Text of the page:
There’s a sense of coming home for New York City filmmaker Shaina Feinberg, who is bringing her latest movie “Senior Escort Service” to the 43rd annual Cleveland International Film Festival.
Feinberg said she has fond memories of visiting family in Lorain every summer up until she was 20. Not only were the trips fun, but they exposed her to a different world.
“We’d always go to Hot Dog Heaven,” said Feinberg, calling from New York City and referencing Amherst’s downtown staple. “Also, my grandpa was Sicilian, so he had this little concrete yard he grew tomatoes in. I grew up like a Jewish New Yorker, but it was fun to go and have this very like sort of Sicilian-Catholic experience in Lorain.”
Considering the dichotomy of experiences, Feinberg said the family visits were eye-opening and still influence her filmmaking today.
“When you grow up in New York City, you’re kind of like in your own country in a way,” Feinberg said. “Getting to go to Lorain every summer really felt like my experiencing America. Visiting Lorain, you could tell at one point there had been businesses there, but at the time the city wasn’t doing very well.”
There’s also a parallel to be found between Lorain no longer being what it once was as a thriving city and the story of Feinberg’s mother, Mary Feinberg (nee Montalto), a 1959 Lorain High School graduate who enjoyed a storied acting career as a teenager before moving to the East Coast while in her early 20s.
“In high school my mom was an actor who was like the star of all of the plays,” Feinberg said. “We have all of these photo albums full of local newspaper articles about her being in the ‘The King and I’ and other productions. She was like a local celebrity at the time.
“But when she was in New York she gave it up. That’s a very big part of my life. I definitely think that’s all seeped into my world view. It’s part of why I continue to be a filmmaker, even though it’s not the easiest job, because of the fact my mom was like ‘Don’t give up’ because she did. All of that stuff definitely affected me.”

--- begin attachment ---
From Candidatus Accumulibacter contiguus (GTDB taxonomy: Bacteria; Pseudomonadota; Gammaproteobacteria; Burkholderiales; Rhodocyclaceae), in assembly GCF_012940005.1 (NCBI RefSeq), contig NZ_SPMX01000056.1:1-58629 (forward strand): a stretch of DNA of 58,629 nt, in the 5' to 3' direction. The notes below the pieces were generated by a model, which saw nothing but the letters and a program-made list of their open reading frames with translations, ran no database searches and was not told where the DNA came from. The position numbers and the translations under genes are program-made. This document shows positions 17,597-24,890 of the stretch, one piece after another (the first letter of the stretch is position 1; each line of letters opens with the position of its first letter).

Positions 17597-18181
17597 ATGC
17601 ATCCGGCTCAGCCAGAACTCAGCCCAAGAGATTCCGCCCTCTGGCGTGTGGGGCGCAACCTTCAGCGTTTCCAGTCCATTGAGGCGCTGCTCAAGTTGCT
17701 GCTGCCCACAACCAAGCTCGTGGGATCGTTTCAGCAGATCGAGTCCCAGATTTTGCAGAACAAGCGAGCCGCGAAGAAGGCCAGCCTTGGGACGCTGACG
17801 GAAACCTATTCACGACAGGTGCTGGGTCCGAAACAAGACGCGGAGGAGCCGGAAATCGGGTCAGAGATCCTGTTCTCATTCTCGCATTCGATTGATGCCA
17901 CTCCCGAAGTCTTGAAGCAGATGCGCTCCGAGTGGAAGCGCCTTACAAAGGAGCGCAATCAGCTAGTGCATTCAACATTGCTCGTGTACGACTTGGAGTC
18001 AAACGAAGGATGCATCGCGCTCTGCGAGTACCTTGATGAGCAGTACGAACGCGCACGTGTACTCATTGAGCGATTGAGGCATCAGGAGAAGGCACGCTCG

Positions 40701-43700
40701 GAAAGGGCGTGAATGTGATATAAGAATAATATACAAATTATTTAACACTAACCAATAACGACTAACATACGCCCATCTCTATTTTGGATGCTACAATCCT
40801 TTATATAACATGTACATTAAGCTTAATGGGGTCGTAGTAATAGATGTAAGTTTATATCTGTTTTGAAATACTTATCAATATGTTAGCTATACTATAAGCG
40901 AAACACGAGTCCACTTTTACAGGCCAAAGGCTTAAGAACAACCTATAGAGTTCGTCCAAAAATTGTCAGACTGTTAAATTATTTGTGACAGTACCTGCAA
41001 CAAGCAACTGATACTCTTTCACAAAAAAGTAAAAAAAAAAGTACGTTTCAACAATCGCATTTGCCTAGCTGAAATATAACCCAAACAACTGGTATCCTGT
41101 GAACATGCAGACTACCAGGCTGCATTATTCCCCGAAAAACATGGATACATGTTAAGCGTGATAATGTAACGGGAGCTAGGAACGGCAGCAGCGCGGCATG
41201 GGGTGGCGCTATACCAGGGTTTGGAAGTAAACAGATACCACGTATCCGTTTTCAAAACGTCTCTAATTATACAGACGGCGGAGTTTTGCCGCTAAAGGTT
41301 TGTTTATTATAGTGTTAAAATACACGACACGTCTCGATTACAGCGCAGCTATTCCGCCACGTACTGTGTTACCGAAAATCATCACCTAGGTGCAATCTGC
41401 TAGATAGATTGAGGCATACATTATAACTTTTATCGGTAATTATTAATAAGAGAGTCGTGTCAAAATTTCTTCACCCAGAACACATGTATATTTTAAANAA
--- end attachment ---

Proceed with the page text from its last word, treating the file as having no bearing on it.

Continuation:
Her mother’s story influenced her so much that Feinberg said she’s already working on her next film, “Mary’s Third Act.”
“It’s about getting my mom fulfilled before she dies,” Feinberg said. “Like, I want her to be happy, to feel like she accomplished what she wanted to accomplish because she wanted to be a singer and gave it up when she had kids.”
Depending on the how much money she’s able to raise for the film, Feinberg said there’s a chance she’ll return to Lorain to film her mother’s old stomping grounds.
As for “Senior Escort Service,” which appears Wednesday and April 5 and 6 at Tower City Cinemas in Cleveland, the 60-minute film details her grief dealing with the death of her father, who died two years ago.
The movie just won the Visionary Award at the Cinequest Film Festival in San Jose, California. What stands out about Feinberg’s craft is her unique filmmaking approach.
“I make movies that blend fiction and nonfiction,” Feinberg said. “Basically, I use like archival footage of me and my parents and blend that with like sort of dramatized events and tell the story.
“What I do is I film people telling true stories, but film it in a unique way so it’s not just a talking head.”
Feinberg said she’s excited to bring “Senior Escort Service” to Northeast Ohio for the Cleveland International Film Festival, where some of her Lorain County relatives plan on taking in a screening.
It also sounds like a visit to Hot Dog Heaven could be part of her plans.
“I don’t know how to drive,” Feinberg said with a laugh. “I’m such a New Yorker. Maybe I can convince someone to take me because Hot Dog Heaven is so delicious.”